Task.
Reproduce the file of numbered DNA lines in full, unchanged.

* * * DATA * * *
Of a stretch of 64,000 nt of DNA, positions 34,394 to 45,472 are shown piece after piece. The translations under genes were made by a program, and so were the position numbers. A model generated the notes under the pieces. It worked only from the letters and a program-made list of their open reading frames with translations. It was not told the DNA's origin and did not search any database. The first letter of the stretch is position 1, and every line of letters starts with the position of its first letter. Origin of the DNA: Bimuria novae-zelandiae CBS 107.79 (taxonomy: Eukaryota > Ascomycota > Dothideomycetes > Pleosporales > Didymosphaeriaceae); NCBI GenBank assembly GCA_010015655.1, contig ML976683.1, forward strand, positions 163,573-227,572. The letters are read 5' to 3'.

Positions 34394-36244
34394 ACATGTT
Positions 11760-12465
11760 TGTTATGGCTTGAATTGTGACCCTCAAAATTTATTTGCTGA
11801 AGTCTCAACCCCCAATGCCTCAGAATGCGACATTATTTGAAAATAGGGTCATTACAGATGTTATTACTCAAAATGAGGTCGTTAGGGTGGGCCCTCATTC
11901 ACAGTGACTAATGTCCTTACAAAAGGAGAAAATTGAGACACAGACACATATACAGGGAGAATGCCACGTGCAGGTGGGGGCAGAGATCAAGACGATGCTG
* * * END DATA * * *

Of a stretch of 64,000 nt of DNA, positions 34,394 to 45,472 are shown piece after piece. The translations under genes were made by a program, and so were the position numbers. A model generated the notes under the pieces. It worked only from the letters and a program-made list of their open reading frames with translations. It was not told the DNA's origin and did not search any database. The first letter of the stretch is position 1, and every line of letters starts with the position of its first letter. Origin of the DNA: Bimuria novae-zelandiae CBS 107.79 (taxonomy: Eukaryota > Ascomycota > Dothideomycetes > Pleosporales > Didymosphaeriaceae); NCBI GenBank assembly GCA_010015655.1, contig ML976683.1, forward strand, positions 163,573-227,572. The letters are read 5' to 3'.

Positions 34394-36244
34394 ACATGTT
Positions 11760-12465
11760 TGTTATGGCTTGAATTGTGACCCTCAAAATTTATTTGCTGA
11801 AGTCTCAACCCCCAATGCCTCAGAATGCGACATTATTTGAAAATAGGGTCATTACAGATGTTATTACTCAAAATGAGGTCGTTAGGGTGGGCCCTCATTC
11901 ACAGTGACTAATGTCCTTACAAAAGGAGAAAATTGAGACACAGACACATATACAGGGAGAATGCCACGTGCAGGTGGGGGCAGAGATCAAGACGATGCTG